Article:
Crude Oil Basics: Types of Crude Oil

Many think of crude oil as one single commodity that’s the same everywhere. But that isn’t the case. It actually has many different varieties.

Rekha Khandelwal, CFA - Author

Nov. 26 2019, Published 3:11 p.m. ET

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Many think of crude oil as one single commodity that’s the same everywhere. But that isn’t the case. It actually has many different varieties. Before we discuss the different types of oil, let’s first see how it’s formed.

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How crude oil is formed

Crude oil (USO) is a fossil fuel. It was formed from the remains of sea animals and plants that lived millions of years ago. The remains of these animals and plants were buried under sand, silt, and rock. Heat and pressure over millions of years then turned the remains into hydrocarbon products including crude oil. The word “petroleum” is derived from the Latin word meaning “rock oil.” As it takes millions of years, as well as geological changes, for these remains to convert into oil, the oil reserves available to humankind are limited, or nonrenewable.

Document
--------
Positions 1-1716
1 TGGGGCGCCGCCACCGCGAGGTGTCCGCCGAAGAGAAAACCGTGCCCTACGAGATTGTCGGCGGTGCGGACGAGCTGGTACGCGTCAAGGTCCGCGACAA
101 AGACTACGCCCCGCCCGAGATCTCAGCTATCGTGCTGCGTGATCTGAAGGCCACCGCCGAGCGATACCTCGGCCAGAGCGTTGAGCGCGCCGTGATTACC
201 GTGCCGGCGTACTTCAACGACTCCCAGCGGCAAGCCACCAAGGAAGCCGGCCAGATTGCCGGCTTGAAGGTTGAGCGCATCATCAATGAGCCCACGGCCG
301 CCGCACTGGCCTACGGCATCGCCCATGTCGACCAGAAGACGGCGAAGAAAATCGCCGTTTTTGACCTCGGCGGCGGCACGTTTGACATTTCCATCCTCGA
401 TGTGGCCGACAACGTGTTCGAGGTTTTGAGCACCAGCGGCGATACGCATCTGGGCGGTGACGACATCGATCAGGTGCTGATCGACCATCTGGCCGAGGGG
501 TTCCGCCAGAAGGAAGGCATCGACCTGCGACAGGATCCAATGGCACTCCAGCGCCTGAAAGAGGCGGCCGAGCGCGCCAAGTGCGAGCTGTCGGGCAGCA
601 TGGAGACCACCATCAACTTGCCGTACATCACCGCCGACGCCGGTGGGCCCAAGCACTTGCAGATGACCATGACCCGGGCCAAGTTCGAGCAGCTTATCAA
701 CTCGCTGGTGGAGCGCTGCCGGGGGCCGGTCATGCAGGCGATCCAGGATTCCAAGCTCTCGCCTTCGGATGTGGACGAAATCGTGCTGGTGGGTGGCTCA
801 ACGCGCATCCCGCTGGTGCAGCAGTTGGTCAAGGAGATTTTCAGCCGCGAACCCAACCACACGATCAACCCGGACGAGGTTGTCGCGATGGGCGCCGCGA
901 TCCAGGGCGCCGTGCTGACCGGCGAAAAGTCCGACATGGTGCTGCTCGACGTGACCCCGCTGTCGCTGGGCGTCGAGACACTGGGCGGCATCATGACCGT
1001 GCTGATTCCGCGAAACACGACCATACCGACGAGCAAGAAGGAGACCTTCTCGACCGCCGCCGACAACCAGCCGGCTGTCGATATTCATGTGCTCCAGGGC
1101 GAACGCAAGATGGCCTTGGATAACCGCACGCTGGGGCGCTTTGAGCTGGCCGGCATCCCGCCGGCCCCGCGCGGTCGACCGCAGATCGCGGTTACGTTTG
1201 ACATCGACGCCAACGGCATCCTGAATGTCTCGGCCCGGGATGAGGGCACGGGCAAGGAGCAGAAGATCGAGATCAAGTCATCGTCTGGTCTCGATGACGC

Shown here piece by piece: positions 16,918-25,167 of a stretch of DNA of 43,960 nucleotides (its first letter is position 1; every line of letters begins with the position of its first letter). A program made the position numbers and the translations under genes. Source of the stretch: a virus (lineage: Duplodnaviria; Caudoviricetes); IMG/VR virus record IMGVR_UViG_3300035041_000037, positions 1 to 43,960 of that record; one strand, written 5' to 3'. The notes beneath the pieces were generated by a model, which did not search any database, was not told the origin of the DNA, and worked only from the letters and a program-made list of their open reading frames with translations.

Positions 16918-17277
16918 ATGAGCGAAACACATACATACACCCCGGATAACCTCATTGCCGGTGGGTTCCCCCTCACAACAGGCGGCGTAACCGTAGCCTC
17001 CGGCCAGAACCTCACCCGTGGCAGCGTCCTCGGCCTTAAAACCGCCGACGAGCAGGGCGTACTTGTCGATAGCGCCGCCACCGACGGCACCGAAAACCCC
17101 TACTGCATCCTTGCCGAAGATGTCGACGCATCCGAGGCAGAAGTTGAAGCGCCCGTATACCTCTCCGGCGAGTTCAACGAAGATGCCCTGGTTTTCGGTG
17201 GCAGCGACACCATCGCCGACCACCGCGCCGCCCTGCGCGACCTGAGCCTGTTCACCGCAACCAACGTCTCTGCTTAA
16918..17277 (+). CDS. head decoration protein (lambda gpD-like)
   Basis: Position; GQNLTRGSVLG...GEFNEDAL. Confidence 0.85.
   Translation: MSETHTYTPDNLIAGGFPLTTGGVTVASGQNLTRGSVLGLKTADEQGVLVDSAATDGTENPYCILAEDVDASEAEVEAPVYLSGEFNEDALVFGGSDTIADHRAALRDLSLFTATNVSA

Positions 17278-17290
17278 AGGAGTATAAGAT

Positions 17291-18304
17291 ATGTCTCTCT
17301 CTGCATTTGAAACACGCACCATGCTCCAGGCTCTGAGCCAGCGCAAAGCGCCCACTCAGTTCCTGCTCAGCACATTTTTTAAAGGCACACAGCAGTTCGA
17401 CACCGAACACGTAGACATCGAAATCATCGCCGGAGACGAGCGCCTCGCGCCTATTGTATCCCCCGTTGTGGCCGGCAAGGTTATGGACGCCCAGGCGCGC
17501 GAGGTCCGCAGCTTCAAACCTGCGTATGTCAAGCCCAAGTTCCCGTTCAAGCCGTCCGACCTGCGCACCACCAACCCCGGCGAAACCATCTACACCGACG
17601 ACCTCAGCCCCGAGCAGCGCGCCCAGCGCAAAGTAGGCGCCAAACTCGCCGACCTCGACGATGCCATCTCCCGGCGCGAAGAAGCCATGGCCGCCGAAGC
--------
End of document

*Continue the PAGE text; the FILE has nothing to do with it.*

Types of crude oil

The quality of crude oil varies, especially in different geographical regions. The types of oil aren’t discrete. Rather, there are several variations with small differences among them. The quality or type of oil is primarily based on two characteristics—density and sulfur content. Crude oil with lower density is called “light oil,” while oil with higher density is called “heavy oil.” Similarly, oil with low sulfur content is called “sweet oil,” whereas oil with high sulfur content is called “sour oil.”

Generally, crude oil with low density and low sulfur content (light sweet oil) is better because it’s easier and cheaper to refine it into petroleum products for end use. This means it’s priced higher than heavy sweet or heavy sour oil.

Crude oil’s density is measured using API (American Petroleum Institute) gravity. A higher API gravity indicates a lower density. The higher the API gravity, the better the oil quality.

WTI versus Brent

Both WTI (West Texas Intermediate) and Brent are light sweet crude oils. WTI’s price is mostly used as a benchmark oil price in the US, while Brent is widely used as a global oil price benchmark. WTI oil is produced in the US—mainly in Texas, Louisiana, and North Dakota. On the other hand, Brent oil is sourced from the North Sea.

Increased shale oil production in the US has resulted in WTI trading at a discount to Brent since 2011. The U.S. Energy Information Administration forecasts that WTI will trade at an average discount of $5.5 per barrel to Brent in 2020.

To learn about the world’s top oil producers, read The World’s Top Oil-Producing Countries. You can also read about the largest oil companies in Must-Know: World’s Top Oil Companies by Production.


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